QUESTION: Can I plant shallots and garlic together? Can I just plant what I buy from the store? -Fred G.
ANSWER: If you are buying shallots and garlic for planting, it is better to source them from a farmers market than a grocery store, as you want varieties that are suited to the climate conditions in your area. Follow these easy instructions for planting shallots and garlic together in the same bed:
- Separate each garlic clove and shallot cluster from the heads, setting aside the larger cloves for planting.
- In a loose, well-draining, fertile soil, during the fall, plant both vegetables for a summer harvest, setting shallot bulbs root side down in small holes so that the top is even with the soil’s surface, spacing shallot bulbs five inches apart. Place garlic cloves root side down into a hole so that the tops are two inches below the soil’s surface, spacing each clove four to six inches apart. Water well after planting to help establish your newly planted bulbs.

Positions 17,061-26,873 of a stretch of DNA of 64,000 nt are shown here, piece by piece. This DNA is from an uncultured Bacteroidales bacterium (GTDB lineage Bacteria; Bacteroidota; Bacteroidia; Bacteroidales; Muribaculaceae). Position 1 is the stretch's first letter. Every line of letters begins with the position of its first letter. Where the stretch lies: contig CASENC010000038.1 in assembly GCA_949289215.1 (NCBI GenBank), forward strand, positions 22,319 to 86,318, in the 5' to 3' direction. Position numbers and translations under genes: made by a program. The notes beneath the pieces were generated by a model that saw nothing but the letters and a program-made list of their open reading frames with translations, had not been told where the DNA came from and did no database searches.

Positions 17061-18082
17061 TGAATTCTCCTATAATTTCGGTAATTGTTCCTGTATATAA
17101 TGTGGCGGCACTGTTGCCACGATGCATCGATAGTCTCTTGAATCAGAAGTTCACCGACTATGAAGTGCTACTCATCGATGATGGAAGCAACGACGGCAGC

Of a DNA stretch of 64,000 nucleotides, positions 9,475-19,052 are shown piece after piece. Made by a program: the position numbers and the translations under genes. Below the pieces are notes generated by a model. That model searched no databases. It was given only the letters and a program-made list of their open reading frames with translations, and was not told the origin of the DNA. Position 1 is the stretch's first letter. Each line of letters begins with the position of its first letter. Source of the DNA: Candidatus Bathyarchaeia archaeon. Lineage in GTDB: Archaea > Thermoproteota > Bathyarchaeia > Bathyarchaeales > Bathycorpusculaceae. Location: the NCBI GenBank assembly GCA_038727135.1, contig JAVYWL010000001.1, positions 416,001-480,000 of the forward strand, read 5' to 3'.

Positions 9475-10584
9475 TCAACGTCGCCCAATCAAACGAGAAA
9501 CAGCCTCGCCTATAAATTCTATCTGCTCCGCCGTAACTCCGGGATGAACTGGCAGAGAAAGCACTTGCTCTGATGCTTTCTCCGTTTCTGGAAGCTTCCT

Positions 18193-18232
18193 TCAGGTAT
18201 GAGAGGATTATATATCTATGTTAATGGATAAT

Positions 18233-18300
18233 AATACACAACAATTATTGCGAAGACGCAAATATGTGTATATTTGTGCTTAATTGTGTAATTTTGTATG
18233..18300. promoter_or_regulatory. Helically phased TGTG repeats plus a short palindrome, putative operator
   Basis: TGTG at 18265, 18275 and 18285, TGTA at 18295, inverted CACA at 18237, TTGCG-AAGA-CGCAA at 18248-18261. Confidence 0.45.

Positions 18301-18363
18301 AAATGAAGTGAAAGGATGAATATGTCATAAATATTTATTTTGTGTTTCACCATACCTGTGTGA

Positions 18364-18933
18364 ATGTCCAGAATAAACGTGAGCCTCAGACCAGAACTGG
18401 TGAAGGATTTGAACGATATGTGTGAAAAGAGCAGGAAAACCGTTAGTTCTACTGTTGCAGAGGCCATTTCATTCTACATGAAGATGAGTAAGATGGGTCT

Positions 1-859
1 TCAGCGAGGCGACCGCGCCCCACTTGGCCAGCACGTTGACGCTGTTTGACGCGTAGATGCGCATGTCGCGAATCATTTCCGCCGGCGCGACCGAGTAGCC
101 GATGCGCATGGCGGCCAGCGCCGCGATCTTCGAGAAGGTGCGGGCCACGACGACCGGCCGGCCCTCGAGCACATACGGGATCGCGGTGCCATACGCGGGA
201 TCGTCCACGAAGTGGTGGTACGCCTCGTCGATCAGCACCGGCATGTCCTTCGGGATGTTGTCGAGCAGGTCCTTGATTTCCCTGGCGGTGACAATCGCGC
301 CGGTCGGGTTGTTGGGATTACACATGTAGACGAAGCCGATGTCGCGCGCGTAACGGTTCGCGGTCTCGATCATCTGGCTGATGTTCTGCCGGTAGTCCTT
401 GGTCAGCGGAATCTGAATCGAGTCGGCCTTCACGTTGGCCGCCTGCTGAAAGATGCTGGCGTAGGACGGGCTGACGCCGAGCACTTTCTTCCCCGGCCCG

- Lay out a thick layer of mulch for your garlic plantings but leave the shallot side of the bed mulch free, as the tender shoots of shallot seedlings will struggle to emerge through the mulch. Garlic seedlings will emerge through the mulch layer in the early spring.
- Once the baby plants emerge in the spring, feed them with a 10-10-10 fertilizer. Mulch around shallot plants once they are five inches tall and provide both plants with consistent and even moisture by watering regularly.
- Harvest both garlic and shallots by hand so you don’t damage the bulbs and heads. Harvest in the summer when the leaves begin to yellow and die back. Cure plants for storage by hanging them in a shady spot with good air circulation.